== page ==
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Stick insects are not as shallow as we are; they sniff before they look.

We humans, though dependent majorly on looks for most of the times when choosing a mate, do like it when our partners smell good. Well, it is no different for Stick insects. In fact, according to a new study conducted by scientists at the University of Sheffield and Royal Holloway, University of London, fragrance of the opposite gender is a significant factor when it comes to choosing a mate. The main purpose behind conducting this study was to understand what drives new species formation in the Animal kingdom.

Evolution, in its, for now, mysterious ways, has worked out a system so that we maintain the differences that exist between species and the characteristic retained in all the newly formed species are important for survival. Though Natural Selection is one of the major factors involved in speciation, scientists think it is not the only one. Well, when it comes to insects, for some of these creepy-crawly creatures, the smells emitted by the members play an equally significant role in speciation.

“Species formation generally takes place over huge time-scales and it’s very difficult to observe directly- mainly we just get snapshots of what’s happening at a particular moment in time,” stated Dr. Patrik Nosil, from the department of Animal and Plant sciences at the University of Sheffield.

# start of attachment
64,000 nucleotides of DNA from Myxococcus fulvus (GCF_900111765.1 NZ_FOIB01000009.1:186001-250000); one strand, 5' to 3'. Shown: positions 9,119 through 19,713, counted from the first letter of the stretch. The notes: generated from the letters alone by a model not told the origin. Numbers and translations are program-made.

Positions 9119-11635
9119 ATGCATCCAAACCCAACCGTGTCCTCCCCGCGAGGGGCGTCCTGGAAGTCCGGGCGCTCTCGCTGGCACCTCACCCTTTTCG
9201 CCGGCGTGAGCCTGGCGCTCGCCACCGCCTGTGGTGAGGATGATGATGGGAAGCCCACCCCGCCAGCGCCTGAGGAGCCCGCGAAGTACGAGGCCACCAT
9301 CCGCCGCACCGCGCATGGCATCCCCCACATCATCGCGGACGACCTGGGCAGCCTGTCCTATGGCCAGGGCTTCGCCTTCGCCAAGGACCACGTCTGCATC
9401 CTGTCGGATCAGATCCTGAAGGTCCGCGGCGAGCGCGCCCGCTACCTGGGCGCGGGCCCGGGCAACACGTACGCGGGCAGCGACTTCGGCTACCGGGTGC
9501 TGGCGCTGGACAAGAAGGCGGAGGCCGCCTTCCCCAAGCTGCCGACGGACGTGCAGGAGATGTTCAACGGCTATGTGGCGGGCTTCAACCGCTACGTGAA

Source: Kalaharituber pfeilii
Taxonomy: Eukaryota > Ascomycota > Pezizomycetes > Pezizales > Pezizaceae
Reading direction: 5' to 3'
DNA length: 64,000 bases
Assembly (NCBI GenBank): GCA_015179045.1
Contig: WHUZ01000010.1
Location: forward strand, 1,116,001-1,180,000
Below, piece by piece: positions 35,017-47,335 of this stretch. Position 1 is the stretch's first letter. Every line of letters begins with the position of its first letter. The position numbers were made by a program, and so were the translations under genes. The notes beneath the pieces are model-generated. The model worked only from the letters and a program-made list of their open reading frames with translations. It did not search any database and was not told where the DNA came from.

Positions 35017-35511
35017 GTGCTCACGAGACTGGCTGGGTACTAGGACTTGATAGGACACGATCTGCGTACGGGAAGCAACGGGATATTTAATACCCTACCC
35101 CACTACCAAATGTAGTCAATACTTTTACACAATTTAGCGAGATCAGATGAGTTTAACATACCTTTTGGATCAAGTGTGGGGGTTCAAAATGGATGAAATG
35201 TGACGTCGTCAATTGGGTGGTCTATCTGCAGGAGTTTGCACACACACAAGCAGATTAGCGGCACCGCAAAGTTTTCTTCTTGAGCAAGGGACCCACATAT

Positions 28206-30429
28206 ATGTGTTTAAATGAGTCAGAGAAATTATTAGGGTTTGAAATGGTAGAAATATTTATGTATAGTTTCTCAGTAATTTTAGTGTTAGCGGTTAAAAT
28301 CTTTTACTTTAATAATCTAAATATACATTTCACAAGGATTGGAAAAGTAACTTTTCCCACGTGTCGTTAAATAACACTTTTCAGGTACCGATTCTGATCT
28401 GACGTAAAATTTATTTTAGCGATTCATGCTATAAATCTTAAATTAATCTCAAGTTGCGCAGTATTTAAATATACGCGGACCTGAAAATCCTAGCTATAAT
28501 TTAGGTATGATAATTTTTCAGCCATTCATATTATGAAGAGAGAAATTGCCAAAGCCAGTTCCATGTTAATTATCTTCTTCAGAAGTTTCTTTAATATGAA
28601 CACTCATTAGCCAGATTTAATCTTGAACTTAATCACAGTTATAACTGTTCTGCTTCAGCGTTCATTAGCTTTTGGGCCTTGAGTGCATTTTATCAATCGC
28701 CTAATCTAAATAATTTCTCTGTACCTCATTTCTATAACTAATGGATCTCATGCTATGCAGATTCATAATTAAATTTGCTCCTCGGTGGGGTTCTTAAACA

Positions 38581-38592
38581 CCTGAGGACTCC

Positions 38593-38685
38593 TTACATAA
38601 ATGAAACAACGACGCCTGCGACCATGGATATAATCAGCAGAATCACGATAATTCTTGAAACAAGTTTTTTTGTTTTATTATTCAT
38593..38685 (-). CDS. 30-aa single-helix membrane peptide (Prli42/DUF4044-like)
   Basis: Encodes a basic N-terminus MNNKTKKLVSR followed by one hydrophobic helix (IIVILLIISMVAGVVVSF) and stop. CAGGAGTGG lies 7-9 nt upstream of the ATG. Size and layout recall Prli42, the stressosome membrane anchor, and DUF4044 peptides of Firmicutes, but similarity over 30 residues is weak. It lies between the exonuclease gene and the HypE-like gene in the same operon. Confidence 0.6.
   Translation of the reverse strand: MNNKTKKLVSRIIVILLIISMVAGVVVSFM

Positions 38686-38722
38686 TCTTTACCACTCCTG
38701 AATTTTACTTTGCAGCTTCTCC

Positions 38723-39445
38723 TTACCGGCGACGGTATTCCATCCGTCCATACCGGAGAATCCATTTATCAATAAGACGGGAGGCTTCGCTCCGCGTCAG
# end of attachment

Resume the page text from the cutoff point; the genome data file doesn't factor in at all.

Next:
The researchers conducting the study realized that even though kept together, Stick insects belonging not only to different species but also to different populations refused to mate. It was discovered that the oily chemicals present on the insects’ bodies, made them more or less attractive for mating to their counterparts. The main purpose of these chemical compounds is to protect the insects and to prevent their bodies from drying, but now according to the study, it also helps in attracting mates.

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“We discovered that populations that differed most strongly in their chemical profiles discriminated more strongly against mating with one another, and they also differed more in their genomic sequences,” explains Dr Rudiger Riesch from the School of Biological Sciences at Royal Holloway, University of London.

To understand this phenomena better, the team perfumed some females artificially with chemicals from their own or from different species, and found out that this actually affected the level of their attractiveness to the males. This suggests that when placed into different environments, these chemicals prevent gene mixing in species, at least in Stick insects.

Though a major find, this cannot act as a total confirmation of speciation. Natural selection and mate choice can cause substantial progress towards speciation, but Stick insects might sometimes choose mates from a different population or species, irrespective of their chemical scent.